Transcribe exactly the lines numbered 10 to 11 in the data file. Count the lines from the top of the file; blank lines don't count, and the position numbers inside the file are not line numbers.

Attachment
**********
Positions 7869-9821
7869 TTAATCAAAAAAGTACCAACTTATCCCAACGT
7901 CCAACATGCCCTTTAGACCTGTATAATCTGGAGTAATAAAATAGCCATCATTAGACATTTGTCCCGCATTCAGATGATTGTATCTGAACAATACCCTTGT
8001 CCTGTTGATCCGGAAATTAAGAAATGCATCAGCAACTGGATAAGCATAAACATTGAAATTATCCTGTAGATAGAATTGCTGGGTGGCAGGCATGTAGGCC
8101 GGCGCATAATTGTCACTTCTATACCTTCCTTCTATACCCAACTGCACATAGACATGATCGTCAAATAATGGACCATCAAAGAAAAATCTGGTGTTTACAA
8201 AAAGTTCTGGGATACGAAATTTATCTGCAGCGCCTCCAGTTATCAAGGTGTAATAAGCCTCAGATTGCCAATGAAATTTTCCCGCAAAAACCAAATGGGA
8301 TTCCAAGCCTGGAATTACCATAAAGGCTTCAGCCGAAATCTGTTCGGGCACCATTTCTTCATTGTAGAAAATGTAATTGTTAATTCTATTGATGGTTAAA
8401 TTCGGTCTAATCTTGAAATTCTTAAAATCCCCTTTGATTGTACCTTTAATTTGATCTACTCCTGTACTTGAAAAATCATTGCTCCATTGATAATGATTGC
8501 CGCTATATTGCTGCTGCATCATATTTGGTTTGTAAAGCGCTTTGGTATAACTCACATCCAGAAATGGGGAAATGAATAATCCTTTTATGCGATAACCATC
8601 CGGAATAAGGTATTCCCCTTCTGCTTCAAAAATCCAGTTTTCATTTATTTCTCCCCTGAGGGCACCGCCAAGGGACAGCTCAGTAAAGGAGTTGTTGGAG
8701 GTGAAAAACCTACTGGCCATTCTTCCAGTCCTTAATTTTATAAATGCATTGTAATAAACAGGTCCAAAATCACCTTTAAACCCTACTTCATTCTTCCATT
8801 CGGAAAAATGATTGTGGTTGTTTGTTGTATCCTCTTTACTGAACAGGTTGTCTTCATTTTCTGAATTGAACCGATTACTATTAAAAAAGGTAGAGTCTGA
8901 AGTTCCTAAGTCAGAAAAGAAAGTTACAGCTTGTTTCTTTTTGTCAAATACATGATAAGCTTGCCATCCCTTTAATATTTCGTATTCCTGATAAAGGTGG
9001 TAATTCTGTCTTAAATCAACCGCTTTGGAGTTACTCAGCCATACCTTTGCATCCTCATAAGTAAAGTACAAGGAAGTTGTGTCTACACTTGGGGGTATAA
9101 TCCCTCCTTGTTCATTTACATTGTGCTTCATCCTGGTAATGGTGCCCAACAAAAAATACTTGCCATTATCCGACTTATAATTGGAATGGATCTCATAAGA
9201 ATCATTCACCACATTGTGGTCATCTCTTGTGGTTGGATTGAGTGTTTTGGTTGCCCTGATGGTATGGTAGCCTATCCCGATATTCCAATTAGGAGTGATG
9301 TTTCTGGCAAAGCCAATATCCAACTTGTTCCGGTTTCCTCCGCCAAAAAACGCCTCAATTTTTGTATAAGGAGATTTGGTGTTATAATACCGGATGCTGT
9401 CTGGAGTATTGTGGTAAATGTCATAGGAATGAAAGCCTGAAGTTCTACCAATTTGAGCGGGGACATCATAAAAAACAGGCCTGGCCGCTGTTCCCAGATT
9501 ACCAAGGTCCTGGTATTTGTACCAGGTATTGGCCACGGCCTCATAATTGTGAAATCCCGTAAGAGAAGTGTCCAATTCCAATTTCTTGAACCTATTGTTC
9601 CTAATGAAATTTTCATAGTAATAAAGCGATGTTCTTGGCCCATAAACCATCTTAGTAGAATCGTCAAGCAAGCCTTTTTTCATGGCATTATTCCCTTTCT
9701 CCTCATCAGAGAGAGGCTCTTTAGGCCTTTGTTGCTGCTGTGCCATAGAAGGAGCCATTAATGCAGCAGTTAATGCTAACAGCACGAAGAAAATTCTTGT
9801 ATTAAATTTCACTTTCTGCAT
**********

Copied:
8601 CGGAATAAGGTATTCCCCTTCTGCTTCAAAAATCCAGTTTTCATTTATTTCTCCCCTGAGGGCACCGCCAAGGGACAGCTCAGTAAAGGAGTTGTTGGAG
8701 GTGAAAAACCTACTGGCCATTCTTCCAGTCCTTAATTTTATAAATGCATTGTAATAAACAGGTCCAAAATCACCTTTAAACCCTACTTCATTCTTCCATT